MGMA's 33rd annual DataDive Provider Compensation reveals greater productivity after challenging few years
Following the financial impacts that the COVID-19 pandemic left on physician practices in 2020, new research from the Medical Group Management Association (MGMA) reveals that compensation for all physicians is on the rise. The 2022 edition of MGMA DataDive Provider Compensation, which reflects data from more than 192,000 providers across more than 7,700 physician-owned and hospital-owned organizations and academic practices, reveals that compensation for providers varies dramatically by state, physician-owned practices report higher levels of productivity than in previous years, and while COVID-19 has subsided, physician burnout and disruptive patients have not.
Redesigned this year for a better user experience, MGMA DataDive Provider Compensation features new physician subspecialties, including anesthesiology: cardiology, hospital medicine: nocturnist, and neurology: neurocritical care, additional benchmarks, such as starting bonus amounts, and innovative filters and reports to allow for even more customization.
Compensation Trends By Specialty
Primary care, surgical specialist and nonsurgical specialist physician, and advanced practice provider compensation all increased over the last year. Compensation for most physician specialties saw slight increases between 2019 and 2021 with productivity numbers staying relatively flat over the two-year period.
Additionally, post-residency providers newly hired to a practice in 2021 report earning 7% to 10% more in guaranteed compensation than their counterparts in 2020.
“As we continue to emerge from the pandemic, I’m pleased to announce that data trends are more than stable, despite the countless challenges the industry has experienced over the past two years,” said Halee Fischer-Wright, MD, MMM, FAAP, FACMPE, president and chief executive officer at MGMA. "Providing a more holistic view of the industry, the insightful and actionable data in this report is invaluable for healthcare practices — both today and for ongoing future planning.”
Compensation for providers varies dramatically by state. Primary care physicians in southern and western regions saw a 7.29% increase and 6.28% increase respectively, compared to their counterparts in eastern and midwest regions, who saw a 2.24% and 3.9% increase respectively.
Primary care physicians earn the most in Mississippi, receiving $100,000 more in total compensation than their counterparts in Arizona. While a large discrepancy, the difference in surgical and nonsurgical specialist pay is even greater. Surgical specialty physicians earn more than $600,000 more in Nevada than their counterparts in Idaho, and nonsurgical specialty physicians report earning $370,000 more in Mississippi than their counterparts in Idaho.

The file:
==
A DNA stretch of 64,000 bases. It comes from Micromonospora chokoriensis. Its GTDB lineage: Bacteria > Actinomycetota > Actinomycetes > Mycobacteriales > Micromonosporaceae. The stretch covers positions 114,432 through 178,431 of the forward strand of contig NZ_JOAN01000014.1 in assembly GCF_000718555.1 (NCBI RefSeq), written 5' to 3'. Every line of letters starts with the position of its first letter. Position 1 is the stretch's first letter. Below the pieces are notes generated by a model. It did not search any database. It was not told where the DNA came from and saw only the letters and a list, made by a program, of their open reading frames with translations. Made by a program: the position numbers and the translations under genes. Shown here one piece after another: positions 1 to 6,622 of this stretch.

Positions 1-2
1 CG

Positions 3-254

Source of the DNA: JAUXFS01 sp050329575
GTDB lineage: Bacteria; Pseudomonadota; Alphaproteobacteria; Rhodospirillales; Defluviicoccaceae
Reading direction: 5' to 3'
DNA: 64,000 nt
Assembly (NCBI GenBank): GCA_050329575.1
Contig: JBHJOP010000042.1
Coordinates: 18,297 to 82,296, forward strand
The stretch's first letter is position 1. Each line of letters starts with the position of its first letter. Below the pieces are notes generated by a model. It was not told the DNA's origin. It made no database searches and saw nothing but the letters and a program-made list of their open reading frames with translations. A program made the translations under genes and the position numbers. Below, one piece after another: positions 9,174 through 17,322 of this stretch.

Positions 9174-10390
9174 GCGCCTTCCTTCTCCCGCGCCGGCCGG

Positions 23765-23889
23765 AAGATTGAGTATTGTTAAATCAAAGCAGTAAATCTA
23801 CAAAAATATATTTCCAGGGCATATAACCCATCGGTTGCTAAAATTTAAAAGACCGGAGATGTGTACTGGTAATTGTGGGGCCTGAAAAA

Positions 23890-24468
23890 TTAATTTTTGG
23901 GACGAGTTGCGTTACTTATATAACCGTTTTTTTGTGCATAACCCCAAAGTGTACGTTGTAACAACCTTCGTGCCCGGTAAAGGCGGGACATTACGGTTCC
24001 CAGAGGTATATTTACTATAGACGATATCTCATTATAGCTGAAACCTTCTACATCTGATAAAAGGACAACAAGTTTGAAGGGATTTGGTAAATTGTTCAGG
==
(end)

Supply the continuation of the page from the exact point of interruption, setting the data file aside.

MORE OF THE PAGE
2021 Productivity Trends
For additional analysis into DataDive Provider Compensation, MGMA created the summary data report, "Provider Pay and the Pandemic: Realizing Recovery," to provide a holistic view of 2021 trends. While data revealed COVID-19 wasn’t quite over at the end of the year, widespread vaccination of healthcare providers and staff have contributed to an increase in stability. The most recent MGMA Stat poll hints at a good sign for the rest of the year — currently reporting that a majority of practices are at or above 2021 visit volumes.
The summary data report also delves into the impact of burnout and staffing shortages on physicians' day-to-day. While COVID-19 has subsided, physician burnout and disruptive patients have not. An MGMA Stat poll revealed that 42% of healthcare leaders said their organization’s top priority this year is operations and human resources.
As the healthcare industry continues to achieve a new “normal,” practices are searching for ways to keep productivity and revenue high. Comprehensive data is key for practices as they look to understand how to consistently optimize daily operations.
To download a summary of the latest data, visit here.